Second, Cadmium can intoxicate our endocrine system in two ways: primary endocrine toxicity and secondary endocrine toxicity. Primary endocrine toxicity occurs when a chemical directly affects a targeted gland, such as the thyroid. On the other hand, secondary endocrine toxicity happens when the toxicity in the endocrine axis affects an endocrine gland. Cadmium is capable of causing both types of toxicity.

Primary Endocrine Toxicity

In rat model based studies, such as the one mentioned in this study, cadmium would be administered. It was revealed that cadmium would swell the mitochondria of the thyroid follicular epithelial cells and break down the endoplasmic reticulum. Thyroid epithelial cells are a line of the colloid follicles of the thyroid and concentrate iodine for thyroid hormone synthesis. If these get disrupted, we can’t absorb iodine properly. The endoplasmic reticulum is a series of cells that work with the follicles. It also was shown there was a decrease in thyroglobulin, also recognized as TG which is the protein precursor to making thyroid hormone, directly reducing thyroid hormone production. 


Secondary Endocrine Toxicity

Secondary endocrine toxicity occurs when the entire endocrine axis is affected, which in turn impacts the gland itself. It is unsurprising, given how cadmium can specifically target the liver, where most thyroid hormone conversion takes place. If thyroid hormone conversion is impaired, it can lead to a condition known as cellular hypothyroidism, where the dysfunction lies not so much in the gland itself but in how the cells respond to hormonal communication or the lack thereof.


Symptoms of Cadmium Toxicity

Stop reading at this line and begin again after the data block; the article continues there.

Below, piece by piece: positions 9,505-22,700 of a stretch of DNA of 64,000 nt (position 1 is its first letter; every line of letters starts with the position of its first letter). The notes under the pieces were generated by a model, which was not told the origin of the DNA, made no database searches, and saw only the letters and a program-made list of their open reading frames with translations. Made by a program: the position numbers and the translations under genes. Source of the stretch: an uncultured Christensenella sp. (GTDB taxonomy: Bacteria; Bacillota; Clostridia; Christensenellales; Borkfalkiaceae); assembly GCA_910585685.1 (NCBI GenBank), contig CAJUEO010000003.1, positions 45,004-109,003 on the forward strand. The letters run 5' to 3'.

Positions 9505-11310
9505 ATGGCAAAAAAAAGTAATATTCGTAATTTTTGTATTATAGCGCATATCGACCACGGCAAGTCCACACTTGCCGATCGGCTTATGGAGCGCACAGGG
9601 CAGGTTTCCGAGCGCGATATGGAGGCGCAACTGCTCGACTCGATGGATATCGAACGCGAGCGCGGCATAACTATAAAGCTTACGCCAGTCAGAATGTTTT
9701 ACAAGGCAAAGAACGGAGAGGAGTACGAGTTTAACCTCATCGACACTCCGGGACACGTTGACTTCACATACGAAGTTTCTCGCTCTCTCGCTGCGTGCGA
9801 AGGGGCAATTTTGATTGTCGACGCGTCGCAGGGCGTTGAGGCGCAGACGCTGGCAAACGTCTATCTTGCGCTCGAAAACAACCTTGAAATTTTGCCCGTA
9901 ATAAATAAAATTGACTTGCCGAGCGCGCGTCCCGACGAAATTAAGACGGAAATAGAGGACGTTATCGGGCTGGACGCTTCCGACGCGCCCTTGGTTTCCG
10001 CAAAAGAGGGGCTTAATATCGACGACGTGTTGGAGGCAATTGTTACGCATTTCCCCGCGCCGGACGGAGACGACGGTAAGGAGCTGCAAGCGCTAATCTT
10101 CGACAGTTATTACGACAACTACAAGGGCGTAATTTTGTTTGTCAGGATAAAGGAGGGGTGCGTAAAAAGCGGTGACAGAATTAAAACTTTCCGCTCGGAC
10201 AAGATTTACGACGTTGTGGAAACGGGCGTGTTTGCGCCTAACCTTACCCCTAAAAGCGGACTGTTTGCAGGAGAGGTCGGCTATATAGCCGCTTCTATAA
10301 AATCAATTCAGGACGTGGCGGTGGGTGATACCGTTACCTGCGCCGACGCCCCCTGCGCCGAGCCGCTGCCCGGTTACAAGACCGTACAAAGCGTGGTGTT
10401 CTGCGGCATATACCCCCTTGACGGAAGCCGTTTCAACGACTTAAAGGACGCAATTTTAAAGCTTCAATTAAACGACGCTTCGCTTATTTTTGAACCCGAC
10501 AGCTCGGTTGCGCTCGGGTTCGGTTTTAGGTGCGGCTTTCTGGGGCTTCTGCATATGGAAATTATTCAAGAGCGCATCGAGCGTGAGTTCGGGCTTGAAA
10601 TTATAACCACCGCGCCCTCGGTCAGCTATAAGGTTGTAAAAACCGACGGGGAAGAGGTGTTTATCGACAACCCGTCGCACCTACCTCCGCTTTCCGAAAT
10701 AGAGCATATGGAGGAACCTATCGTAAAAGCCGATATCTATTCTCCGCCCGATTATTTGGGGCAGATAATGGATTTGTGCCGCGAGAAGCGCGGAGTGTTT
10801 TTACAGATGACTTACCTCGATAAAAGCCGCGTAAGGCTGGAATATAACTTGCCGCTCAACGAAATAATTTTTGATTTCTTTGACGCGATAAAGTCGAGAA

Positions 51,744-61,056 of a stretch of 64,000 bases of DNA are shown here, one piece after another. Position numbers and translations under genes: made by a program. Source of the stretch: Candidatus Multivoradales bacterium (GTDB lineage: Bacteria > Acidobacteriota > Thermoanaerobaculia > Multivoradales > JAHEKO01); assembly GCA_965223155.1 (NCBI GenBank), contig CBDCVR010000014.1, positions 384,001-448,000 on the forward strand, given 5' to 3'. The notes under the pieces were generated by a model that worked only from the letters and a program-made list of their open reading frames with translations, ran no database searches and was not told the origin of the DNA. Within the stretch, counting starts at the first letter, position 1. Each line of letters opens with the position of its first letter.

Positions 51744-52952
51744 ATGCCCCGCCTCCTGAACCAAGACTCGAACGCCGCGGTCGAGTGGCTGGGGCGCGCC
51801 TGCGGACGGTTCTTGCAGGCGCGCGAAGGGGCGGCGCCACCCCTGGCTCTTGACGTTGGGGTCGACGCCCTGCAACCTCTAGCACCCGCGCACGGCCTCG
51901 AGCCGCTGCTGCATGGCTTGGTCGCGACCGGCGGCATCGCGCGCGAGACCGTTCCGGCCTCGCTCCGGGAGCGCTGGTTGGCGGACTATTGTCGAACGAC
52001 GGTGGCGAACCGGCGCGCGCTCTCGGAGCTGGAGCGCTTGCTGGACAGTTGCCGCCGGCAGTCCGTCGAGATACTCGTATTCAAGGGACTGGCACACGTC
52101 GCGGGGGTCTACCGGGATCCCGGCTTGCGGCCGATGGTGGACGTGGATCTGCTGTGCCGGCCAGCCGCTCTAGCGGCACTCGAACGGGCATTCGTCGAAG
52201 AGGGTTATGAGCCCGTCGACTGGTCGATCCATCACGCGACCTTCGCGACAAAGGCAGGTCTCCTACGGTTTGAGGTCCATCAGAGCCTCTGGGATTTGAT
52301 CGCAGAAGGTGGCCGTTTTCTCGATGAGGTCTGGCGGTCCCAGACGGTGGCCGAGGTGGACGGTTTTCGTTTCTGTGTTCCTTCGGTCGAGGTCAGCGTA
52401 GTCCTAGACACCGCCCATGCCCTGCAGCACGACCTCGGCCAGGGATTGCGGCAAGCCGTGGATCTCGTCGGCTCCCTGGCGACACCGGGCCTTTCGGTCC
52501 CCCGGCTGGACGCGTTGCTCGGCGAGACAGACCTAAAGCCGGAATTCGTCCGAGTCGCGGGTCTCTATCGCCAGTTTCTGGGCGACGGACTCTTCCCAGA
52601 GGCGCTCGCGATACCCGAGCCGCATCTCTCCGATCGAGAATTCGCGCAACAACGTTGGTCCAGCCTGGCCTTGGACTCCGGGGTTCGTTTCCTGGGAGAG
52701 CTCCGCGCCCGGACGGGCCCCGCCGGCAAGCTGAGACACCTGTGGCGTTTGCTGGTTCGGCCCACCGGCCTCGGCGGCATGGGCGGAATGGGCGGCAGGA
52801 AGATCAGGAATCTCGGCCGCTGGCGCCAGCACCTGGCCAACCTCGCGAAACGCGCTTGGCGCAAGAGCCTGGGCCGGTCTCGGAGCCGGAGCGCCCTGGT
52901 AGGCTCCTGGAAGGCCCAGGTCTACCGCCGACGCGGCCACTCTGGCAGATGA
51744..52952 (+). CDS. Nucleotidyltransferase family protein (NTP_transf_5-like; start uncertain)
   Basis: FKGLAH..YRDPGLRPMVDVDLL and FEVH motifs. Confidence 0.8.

If you work or live near environments where cadmium is present, it's important to be aware of the potential risks associated with exposure. Cadmium poisoning can occur when too much cadmium gets into your system and impacts your body's normal function. While toxicity from this element isn't particularly common in humans, its effects can still be extremely uncomfortable and difficult to diagnose due to their non-specific symptoms.


  • Degenerative diseases like cancer, diabetes, kidney disease, arthritic diseases, etc
  • Clear signs of aging like sagging skin, hair loss, brain fog
  • Mental illness, specifically aggressive behavior, but is not limited to anti social behavior or even ADHD in children
  • Birth defects of infertility
  • Smoker’s cough due to lung congestion


Detecting Cadmium Toxicity

Did you know that cadmium toxicity can often go undetected until it's too late? Scary, right? That's why it's important to run a hair tissue mineral analysis (HTMA) to look for levels of this sneaky toxic substance. Even if the HTMA results come back with low levels of cadmium, it's still possible for there to be toxicity lurking within your body. Ideally, the HTMA should show a cadmium level of 0.005, but for those who struggle with eliminating metals, the range may vary between 0.002-0.005 or less. So even if your HTMA comes back with a low level of cadmium, it's important to stay cautious and keep an eye out for any potential toxicity symptoms until you can get those metals flowing out of your system.


There's no denying that thyroid issues can be frustrating and even debilitating. If you're experiencing symptoms like fatigue, weight gain, or depression, you may be wondering if there's an underlying cause. Did you know that cadmium, a metal that's found in everything from batteries to cigarettes, could be contributing to your thyroid issues? Luckily, there's a simple way to find out for sure: by ordering a HTMA with our trusted team.


With our help, you can rebalance your minerals and eliminate harmful metals from your body, so you can feel your best once and for all. So why wait? Click here to order your HTMA today and take the first step towards a healthier you!

Barbara Madimenos
Hair Tissue Mineral Analysis Practitioner
Functional Diagnostic Nutrition Practitioner
Integrative Health Coach